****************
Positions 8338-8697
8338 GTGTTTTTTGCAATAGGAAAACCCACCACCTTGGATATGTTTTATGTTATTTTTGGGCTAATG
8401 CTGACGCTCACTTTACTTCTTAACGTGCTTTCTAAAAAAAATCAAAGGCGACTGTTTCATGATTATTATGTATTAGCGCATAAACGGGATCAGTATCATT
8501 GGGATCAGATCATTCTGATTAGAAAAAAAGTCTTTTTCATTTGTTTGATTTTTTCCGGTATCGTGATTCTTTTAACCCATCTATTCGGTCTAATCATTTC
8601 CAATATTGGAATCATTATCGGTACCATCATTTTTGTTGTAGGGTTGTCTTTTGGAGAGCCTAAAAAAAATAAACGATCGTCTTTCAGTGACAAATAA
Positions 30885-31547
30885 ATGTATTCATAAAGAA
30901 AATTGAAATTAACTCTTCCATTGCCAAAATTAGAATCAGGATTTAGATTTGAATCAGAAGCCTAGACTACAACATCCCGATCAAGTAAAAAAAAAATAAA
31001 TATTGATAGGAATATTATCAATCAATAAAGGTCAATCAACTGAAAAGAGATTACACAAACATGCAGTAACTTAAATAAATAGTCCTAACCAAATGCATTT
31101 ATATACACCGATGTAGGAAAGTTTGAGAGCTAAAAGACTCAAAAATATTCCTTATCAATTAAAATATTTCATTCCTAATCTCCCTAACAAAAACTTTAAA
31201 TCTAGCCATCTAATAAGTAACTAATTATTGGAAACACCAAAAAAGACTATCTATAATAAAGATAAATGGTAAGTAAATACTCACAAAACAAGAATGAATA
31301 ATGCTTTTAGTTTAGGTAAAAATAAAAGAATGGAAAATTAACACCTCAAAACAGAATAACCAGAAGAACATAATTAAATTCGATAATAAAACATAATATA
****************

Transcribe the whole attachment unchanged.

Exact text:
Positions 8338-8697
8338 GTGTTTTTTGCAATAGGAAAACCCACCACCTTGGATATGTTTTATGTTATTTTTGGGCTAATG
8401 CTGACGCTCACTTTACTTCTTAACGTGCTTTCTAAAAAAAATCAAAGGCGACTGTTTCATGATTATTATGTATTAGCGCATAAACGGGATCAGTATCATT
8501 GGGATCAGATCATTCTGATTAGAAAAAAAGTCTTTTTCATTTGTTTGATTTTTTCCGGTATCGTGATTCTTTTAACCCATCTATTCGGTCTAATCATTTC
8601 CAATATTGGAATCATTATCGGTACCATCATTTTTGTTGTAGGGTTGTCTTTTGGAGAGCCTAAAAAAAATAAACGATCGTCTTTCAGTGACAAATAA
Positions 30885-31547
30885 ATGTATTCATAAAGAA
30901 AATTGAAATTAACTCTTCCATTGCCAAAATTAGAATCAGGATTTAGATTTGAATCAGAAGCCTAGACTACAACATCCCGATCAAGTAAAAAAAAAATAAA
31001 TATTGATAGGAATATTATCAATCAATAAAGGTCAATCAACTGAAAAGAGATTACACAAACATGCAGTAACTTAAATAAATAGTCCTAACCAAATGCATTT
31101 ATATACACCGATGTAGGAAAGTTTGAGAGCTAAAAGACTCAAAAATATTCCTTATCAATTAAAATATTTCATTCCTAATCTCCCTAACAAAAACTTTAAA
31201 TCTAGCCATCTAATAAGTAACTAATTATTGGAAACACCAAAAAAGACTATCTATAATAAAGATAAATGGTAAGTAAATACTCACAAAACAAGAATGAATA
31301 ATGCTTTTAGTTTAGGTAAAAATAAAAGAATGGAAAATTAACACCTCAAAACAGAATAACCAGAAGAACATAATTAAATTCGATAATAAAACATAATATA